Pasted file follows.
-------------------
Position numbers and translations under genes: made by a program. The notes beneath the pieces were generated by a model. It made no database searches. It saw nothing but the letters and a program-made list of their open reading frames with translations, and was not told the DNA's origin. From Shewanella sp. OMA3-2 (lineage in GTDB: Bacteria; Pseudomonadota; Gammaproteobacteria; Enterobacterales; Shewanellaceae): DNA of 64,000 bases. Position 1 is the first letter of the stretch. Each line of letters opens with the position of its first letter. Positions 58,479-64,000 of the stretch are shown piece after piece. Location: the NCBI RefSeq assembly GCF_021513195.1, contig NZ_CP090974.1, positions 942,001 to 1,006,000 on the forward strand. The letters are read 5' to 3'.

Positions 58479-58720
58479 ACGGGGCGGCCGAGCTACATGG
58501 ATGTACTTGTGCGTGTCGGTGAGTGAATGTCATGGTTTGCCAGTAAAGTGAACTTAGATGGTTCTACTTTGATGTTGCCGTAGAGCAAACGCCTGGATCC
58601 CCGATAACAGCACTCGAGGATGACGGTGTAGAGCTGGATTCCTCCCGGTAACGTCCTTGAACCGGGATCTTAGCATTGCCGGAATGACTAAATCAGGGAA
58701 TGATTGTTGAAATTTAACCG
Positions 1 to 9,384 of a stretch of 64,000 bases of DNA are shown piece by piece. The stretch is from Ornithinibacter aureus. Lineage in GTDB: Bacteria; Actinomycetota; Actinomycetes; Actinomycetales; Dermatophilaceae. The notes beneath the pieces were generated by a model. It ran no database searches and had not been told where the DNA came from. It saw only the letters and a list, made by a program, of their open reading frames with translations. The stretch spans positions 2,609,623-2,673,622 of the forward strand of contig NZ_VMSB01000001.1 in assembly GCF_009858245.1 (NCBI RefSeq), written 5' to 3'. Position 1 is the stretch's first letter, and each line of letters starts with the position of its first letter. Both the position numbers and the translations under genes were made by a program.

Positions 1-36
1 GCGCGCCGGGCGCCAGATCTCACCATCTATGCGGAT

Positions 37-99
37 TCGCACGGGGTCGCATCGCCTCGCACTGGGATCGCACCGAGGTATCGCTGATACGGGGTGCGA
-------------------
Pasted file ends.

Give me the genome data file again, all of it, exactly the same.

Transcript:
Position numbers and translations under genes: made by a program. The notes beneath the pieces were generated by a model. It made no database searches. It saw nothing but the letters and a program-made list of their open reading frames with translations, and was not told the DNA's origin. From Shewanella sp. OMA3-2 (lineage in GTDB: Bacteria; Pseudomonadota; Gammaproteobacteria; Enterobacterales; Shewanellaceae): DNA of 64,000 bases. Position 1 is the first letter of the stretch. Each line of letters opens with the position of its first letter. Positions 58,479-64,000 of the stretch are shown piece after piece. Location: the NCBI RefSeq assembly GCF_021513195.1, contig NZ_CP090974.1, positions 942,001 to 1,006,000 on the forward strand. The letters are read 5' to 3'.

Positions 58479-58720
58479 ACGGGGCGGCCGAGCTACATGG
58501 ATGTACTTGTGCGTGTCGGTGAGTGAATGTCATGGTTTGCCAGTAAAGTGAACTTAGATGGTTCTACTTTGATGTTGCCGTAGAGCAAACGCCTGGATCC
58601 CCGATAACAGCACTCGAGGATGACGGTGTAGAGCTGGATTCCTCCCGGTAACGTCCTTGAACCGGGATCTTAGCATTGCCGGAATGACTAAATCAGGGAA
58701 TGATTGTTGAAATTTAACCG
Positions 1 to 9,384 of a stretch of 64,000 bases of DNA are shown piece by piece. The stretch is from Ornithinibacter aureus. Lineage in GTDB: Bacteria; Actinomycetota; Actinomycetes; Actinomycetales; Dermatophilaceae. The notes beneath the pieces were generated by a model. It ran no database searches and had not been told where the DNA came from. It saw only the letters and a list, made by a program, of their open reading frames with translations. The stretch spans positions 2,609,623-2,673,622 of the forward strand of contig NZ_VMSB01000001.1 in assembly GCF_009858245.1 (NCBI RefSeq), written 5' to 3'. Position 1 is the stretch's first letter, and each line of letters starts with the position of its first letter. Both the position numbers and the translations under genes were made by a program.

Positions 1-36
1 GCGCGCCGGGCGCCAGATCTCACCATCTATGCGGAT

Positions 37-99
37 TCGCACGGGGTCGCATCGCCTCGCACTGGGATCGCACCGAGGTATCGCTGATACGGGGTGCGA